Dave Reneke | Thrill of a meteor shower

GREAT VIEWING: If shooting stars are your thing, then you're in for a great time over the coming week.
GREAT VIEWING: If shooting stars are your thing, then you're in for a great time over the coming week.

Ever seen a shooting star? Want to see a whole lot more? Thought so, then you’re in luck.

Over this coming week we’re in for a ‘meteor shower’ called the Lyrids and it’s a perfect excuse to stay up late and enjoy the show. Meteor showers are caused by the Earth passing through the dusty trail of a comet that came by, perhaps hundreds of years ago.

“Of course we know them as ‘shooting stars’ but that’s not quite right,” said Dave Reneke from Australasian Science magazine.

“They’re really meteors, the fiery end of tiny visitors from space. Most meteors travel at a whopping 40 kilometres a second! That’s why they produce that trademark bright trail.”

The Earth gets hit by 100 tons of space rock each day so you’d think you could stick your head out the window any night of the week and easily catch a glimpse of a meteor’s final moments. Wish it was that easy!

The Lyrids are an average shower, usually producing about 20 meteors per hour at their peak but still nice to look at. These meteors can produce bright luminous dust trails that last for several seconds. Watch for this year’s shower in the east after midnight from April 16 to April 25 but best on the 22nd.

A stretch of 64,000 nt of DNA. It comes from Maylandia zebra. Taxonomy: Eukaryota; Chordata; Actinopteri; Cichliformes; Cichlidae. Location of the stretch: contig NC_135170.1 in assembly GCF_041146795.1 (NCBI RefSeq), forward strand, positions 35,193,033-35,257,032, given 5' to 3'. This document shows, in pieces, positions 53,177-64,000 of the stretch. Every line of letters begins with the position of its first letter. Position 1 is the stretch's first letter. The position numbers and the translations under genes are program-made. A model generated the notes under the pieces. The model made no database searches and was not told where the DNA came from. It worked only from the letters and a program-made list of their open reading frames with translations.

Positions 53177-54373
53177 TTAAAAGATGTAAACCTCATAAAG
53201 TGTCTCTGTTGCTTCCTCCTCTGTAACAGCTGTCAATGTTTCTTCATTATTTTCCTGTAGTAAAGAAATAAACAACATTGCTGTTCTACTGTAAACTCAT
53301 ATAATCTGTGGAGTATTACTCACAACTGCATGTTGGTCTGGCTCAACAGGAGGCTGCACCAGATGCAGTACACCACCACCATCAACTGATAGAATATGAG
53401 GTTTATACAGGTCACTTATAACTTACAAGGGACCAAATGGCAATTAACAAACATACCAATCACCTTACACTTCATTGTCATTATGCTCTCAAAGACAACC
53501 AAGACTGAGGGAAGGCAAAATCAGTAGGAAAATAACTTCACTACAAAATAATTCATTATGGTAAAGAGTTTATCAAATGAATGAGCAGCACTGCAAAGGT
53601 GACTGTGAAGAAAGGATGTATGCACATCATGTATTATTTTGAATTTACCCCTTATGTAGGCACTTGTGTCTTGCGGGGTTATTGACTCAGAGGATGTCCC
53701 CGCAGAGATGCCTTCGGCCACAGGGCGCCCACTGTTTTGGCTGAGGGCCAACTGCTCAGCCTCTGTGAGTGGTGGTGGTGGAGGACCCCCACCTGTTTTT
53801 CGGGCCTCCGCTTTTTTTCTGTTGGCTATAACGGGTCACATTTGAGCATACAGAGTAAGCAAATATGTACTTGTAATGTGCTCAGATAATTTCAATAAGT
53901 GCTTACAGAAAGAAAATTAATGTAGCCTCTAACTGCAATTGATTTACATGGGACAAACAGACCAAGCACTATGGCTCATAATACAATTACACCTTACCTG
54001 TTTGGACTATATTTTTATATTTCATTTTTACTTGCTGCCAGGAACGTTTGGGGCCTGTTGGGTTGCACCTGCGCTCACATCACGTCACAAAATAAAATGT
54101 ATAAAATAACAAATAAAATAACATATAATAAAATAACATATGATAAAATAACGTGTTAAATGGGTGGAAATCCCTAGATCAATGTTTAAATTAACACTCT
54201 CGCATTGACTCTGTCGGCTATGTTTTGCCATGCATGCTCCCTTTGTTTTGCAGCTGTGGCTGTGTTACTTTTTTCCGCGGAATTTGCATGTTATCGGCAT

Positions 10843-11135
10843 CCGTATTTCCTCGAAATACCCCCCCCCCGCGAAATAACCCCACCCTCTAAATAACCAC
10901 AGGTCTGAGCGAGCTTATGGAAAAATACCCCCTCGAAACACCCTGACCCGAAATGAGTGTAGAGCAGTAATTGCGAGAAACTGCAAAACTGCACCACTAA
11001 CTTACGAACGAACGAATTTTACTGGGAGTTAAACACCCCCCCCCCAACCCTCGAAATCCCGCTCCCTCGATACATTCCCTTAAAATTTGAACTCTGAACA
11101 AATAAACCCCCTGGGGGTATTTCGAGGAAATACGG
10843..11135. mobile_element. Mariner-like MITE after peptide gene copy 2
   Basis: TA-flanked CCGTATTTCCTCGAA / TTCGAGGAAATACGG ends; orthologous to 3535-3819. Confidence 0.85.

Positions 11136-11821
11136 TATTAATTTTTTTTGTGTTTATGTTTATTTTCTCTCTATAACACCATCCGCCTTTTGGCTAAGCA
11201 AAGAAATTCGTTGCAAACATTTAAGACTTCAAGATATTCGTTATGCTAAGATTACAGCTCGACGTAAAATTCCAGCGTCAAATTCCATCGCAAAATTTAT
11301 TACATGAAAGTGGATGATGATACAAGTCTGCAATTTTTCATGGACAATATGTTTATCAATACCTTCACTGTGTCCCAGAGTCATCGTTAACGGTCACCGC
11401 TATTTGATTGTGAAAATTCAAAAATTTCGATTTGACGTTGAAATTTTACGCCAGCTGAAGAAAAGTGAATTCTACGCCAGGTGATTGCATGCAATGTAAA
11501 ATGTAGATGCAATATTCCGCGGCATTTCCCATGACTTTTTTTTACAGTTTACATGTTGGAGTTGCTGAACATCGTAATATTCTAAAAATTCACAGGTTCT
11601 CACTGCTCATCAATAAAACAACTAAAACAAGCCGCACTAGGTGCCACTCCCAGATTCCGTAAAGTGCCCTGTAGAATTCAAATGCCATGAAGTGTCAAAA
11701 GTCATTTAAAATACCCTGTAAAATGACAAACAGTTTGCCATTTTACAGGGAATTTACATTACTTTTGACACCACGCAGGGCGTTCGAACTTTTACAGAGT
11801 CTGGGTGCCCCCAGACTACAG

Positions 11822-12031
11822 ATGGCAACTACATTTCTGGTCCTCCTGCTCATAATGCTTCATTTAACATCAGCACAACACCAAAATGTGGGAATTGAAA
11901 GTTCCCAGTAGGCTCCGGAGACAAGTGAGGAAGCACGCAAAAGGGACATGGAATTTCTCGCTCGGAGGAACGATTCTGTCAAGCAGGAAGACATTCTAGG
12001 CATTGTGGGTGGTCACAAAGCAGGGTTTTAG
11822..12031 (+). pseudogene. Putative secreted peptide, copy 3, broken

“Here’s something to remember that not many people know,” Dave said. “When a piece of space rock comes through the atmosphere it’s a meteor – when it hits the ground it’s called meteorite – simple huh?”

Notice those heavy black clouds lately? Did you know the average cloud weighs as much as 100 elephants, 2,500 donkeys or 33 fat dinosaurs.That’s about 500,000kg! A typical cumulus cloud could dump 100 million litres of water on your head. Now you know why hail hurts.

Three planets are visible this month in the evening sky. Mars rising in the east around 8pm, Saturn also in the east at 8.30pm and blazing away fiercely after sunset is giant Jupiter. It looks like a brilliant star high in the east but train a small scope on it and everything changes. Go look!

“I’m often asked what’s the best piece of advice for a new telescope user and my answer is always the same – get away from the city lights!” Dave said. “Unless you’ve been living underground you’ll know that light pollution is slowly white washing the stars from view. How many of you can claim that your favourite stargazing spot is as dark now as it was five years ago, let alone 10 or 20?”

Depending on where you live, as little as 5 kilometres can make a big difference in the amount of light pollution. For the casual stargazer it won’t really matter if all you want is a quick look at the Moon, but for fainter objects do avoid the glare of street lights if you can, OK? 

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